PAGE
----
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    Richard Black posted an update in the group Learning Experience Posts 1 week, 4 days ago

    “You Can’t Hold Your Breath Very Long at 97 Feet”
    How I learned to use the purge button every time

    By Richard Black
    As Related to me by Kevin Carlisle

    I’m proud to call Kevin Carlisle a friend. He’s a kind, genuine, and patient individual who is an experienced and talented cave diver. I’ve always enjoyed time spent in Kevin’s company, either in the caves at Jackson Blue or talking about the dives around the coffee table at Hole in the Wall House.

    Kevin has a story he has shared in my presence several times to help other divers. It is about an almost tragic incident that he experienced on a dive when he was at Intro to Cave level. It’s a lesson we all can learn from, whether cave diving or in the open water, and Kevin’s willingness to allow it to be published is greatly appreciated.

    Kevin and a buddy planned a cave dive at a favorite location- Jackson Blue on Merritt’s Mill Pond near Marianna, Florida. He geared up with his cave diving buddy in anticipation of a nice dive. There had been no drought and the Mill Pond was full, meaning the water would be deep and there would be a good flow. With between 60 and 70 dives logged at the Cavern level and 25 dives logged at Intro to Cave Level Kevin’s confidence and competence was growing. He was well on his way to becoming an accomplished cave diver. He never expected the experience he was about to have.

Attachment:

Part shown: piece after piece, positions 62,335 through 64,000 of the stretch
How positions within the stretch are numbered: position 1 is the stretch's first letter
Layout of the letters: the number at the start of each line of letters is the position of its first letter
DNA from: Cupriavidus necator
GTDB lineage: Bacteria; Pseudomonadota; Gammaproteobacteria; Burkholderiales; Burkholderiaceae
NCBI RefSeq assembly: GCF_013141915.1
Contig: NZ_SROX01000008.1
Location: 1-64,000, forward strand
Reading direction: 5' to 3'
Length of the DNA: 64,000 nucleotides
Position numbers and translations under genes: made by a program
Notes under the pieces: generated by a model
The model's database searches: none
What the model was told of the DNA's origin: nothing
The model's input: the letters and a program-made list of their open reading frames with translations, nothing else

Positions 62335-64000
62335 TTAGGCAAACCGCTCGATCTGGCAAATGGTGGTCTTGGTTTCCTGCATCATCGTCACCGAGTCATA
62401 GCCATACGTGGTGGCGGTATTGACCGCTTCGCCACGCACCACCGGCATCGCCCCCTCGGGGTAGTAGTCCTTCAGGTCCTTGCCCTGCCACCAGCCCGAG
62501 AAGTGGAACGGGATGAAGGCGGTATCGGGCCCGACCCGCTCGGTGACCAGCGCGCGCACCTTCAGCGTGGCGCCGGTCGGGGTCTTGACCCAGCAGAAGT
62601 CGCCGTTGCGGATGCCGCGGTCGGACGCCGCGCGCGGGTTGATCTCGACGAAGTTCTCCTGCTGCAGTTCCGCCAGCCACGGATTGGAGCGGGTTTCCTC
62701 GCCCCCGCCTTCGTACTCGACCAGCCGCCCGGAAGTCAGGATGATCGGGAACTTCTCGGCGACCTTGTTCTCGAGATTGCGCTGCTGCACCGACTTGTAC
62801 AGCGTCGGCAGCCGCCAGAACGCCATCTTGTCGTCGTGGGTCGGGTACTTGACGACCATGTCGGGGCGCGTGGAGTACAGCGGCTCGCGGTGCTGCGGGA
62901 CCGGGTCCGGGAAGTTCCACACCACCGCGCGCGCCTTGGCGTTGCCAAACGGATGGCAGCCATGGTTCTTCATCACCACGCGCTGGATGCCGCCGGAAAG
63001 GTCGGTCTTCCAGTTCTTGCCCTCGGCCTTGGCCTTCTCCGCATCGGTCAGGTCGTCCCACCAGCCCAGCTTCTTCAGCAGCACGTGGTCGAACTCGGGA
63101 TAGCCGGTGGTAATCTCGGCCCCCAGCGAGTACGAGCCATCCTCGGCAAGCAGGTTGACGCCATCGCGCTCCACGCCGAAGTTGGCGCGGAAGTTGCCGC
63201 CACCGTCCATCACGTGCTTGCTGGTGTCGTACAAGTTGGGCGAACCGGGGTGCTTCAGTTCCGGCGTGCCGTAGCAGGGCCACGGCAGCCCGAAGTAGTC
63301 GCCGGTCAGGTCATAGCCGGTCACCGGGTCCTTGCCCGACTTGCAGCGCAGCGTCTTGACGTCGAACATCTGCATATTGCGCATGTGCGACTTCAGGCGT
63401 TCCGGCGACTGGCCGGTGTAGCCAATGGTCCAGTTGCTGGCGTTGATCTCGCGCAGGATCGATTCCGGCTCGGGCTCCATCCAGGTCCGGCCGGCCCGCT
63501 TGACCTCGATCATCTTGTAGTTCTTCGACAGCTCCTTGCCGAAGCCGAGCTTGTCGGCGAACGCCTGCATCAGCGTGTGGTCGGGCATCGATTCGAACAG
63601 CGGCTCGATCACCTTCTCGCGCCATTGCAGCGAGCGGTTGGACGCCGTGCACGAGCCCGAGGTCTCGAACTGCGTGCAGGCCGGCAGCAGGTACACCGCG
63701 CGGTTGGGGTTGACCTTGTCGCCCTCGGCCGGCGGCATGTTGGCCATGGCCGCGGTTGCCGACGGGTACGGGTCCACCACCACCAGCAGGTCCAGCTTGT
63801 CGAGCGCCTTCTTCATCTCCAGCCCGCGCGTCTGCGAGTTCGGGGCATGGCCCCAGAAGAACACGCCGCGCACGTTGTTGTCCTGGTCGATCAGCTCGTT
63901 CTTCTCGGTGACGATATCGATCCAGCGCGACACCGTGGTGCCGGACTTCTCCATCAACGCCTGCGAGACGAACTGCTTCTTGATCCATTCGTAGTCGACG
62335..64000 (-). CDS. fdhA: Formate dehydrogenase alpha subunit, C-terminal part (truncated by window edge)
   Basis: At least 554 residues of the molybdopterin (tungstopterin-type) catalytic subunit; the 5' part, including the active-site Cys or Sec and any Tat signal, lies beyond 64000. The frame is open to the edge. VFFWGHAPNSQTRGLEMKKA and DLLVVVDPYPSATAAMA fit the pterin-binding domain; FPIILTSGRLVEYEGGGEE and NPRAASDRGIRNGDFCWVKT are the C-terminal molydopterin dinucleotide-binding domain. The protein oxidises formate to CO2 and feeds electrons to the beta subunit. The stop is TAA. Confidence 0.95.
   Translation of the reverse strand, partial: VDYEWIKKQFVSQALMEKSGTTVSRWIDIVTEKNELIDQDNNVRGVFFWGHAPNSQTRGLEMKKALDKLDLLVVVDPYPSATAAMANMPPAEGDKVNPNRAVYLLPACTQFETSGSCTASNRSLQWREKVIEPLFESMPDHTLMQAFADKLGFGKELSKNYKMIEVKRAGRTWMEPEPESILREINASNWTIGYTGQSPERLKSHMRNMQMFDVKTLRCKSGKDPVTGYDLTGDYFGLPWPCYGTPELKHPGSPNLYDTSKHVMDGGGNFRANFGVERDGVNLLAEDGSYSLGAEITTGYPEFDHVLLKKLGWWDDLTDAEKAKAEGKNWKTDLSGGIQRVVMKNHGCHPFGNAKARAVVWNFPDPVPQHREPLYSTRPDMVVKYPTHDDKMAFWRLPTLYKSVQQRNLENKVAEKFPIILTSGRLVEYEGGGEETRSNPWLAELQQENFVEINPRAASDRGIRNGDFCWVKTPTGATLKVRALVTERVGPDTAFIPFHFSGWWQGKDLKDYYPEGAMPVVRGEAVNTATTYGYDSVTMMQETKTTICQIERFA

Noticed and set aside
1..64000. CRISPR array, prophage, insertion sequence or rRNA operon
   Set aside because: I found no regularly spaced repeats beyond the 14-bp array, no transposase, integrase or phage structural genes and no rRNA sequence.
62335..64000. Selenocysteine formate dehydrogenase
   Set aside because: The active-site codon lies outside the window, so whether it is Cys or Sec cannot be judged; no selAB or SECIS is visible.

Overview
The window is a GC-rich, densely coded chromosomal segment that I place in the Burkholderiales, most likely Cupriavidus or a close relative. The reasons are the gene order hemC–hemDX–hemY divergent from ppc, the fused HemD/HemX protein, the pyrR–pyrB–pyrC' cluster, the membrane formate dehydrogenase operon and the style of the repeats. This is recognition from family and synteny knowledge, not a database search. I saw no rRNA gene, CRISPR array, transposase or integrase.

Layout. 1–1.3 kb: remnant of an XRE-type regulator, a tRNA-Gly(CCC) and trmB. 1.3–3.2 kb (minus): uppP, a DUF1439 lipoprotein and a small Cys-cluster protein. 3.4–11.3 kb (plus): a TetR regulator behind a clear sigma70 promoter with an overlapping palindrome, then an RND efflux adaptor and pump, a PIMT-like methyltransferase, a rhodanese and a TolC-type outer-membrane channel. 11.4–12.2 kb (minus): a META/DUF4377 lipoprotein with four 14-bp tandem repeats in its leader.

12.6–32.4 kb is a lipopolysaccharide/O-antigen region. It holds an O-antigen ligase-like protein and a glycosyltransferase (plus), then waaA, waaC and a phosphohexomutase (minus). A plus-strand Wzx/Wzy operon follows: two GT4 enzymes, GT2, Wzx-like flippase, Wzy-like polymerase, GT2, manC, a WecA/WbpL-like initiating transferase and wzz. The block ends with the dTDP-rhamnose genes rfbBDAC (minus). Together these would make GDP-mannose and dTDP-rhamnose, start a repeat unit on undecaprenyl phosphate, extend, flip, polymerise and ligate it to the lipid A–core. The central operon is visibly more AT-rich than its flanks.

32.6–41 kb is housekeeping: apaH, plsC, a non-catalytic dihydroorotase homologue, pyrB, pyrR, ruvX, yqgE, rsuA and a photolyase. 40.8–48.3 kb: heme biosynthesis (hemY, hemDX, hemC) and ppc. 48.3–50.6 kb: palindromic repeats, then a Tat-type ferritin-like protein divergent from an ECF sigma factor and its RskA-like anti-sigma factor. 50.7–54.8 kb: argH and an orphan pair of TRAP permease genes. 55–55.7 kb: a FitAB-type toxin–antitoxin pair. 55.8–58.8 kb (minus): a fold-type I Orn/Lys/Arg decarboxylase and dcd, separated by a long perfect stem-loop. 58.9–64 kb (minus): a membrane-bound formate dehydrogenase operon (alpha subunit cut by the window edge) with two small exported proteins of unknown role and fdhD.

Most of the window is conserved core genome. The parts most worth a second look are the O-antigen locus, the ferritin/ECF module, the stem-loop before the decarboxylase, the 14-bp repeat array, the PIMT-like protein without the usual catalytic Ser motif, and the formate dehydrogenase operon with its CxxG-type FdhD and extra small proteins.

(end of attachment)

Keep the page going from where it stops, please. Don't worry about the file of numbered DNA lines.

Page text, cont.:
As the two friends were gearing up Kevin noticed the cheap low quality backup regulator necklace his friend was using and gave him a little ribbing about it before they made their way to the water. He didn’t anticipate the trouble it would cause him soon.

    The divers deployed their primary reel and ran the line to the gold line where they tied off and began their dive down the “chimney” and into the cave with Kevin in the rear. At about 400-500 feet penetration and at a depth of 97 feet, suddenly Kevin’s buddy turned and gave the out of air signal. It was later determined that the buddy’s primary regulator had failed and when he went for his backup it wasn’t there. It had slipped from its necklace and was dangling somewhere below the diver. Caught off-guard, the diver immediately thought of his buddy Kevin and turned to ask for help, a skill they had practiced many times in their “S-Drills.”

    The practice paid off and Kevin smoothly and effortlessly donated his primary regulator, grabbed his backup, and made the turn to exit the cave. But this was when things began to go badly.

    When Kevin got his backup regulator in his mouth he did what he had always practiced, he exhaled to purge the regulator and took a breath of breathing gas. This time something was terribly wrong. Instead of Nitrox he was inhaling water. Kevin says the next series of events probably occurred over about a 30 second period but seemed like an eternity.

    With water going into his lungs he began to cough violently and uncontrollably. He immediately took the regulator out of his mouth, examined it and tried to breathe again. Through his violent coughs it was almost impossible to keep the regulator in his mouth so he held it with his hand knowing that if he lost it there would be no solving this problem.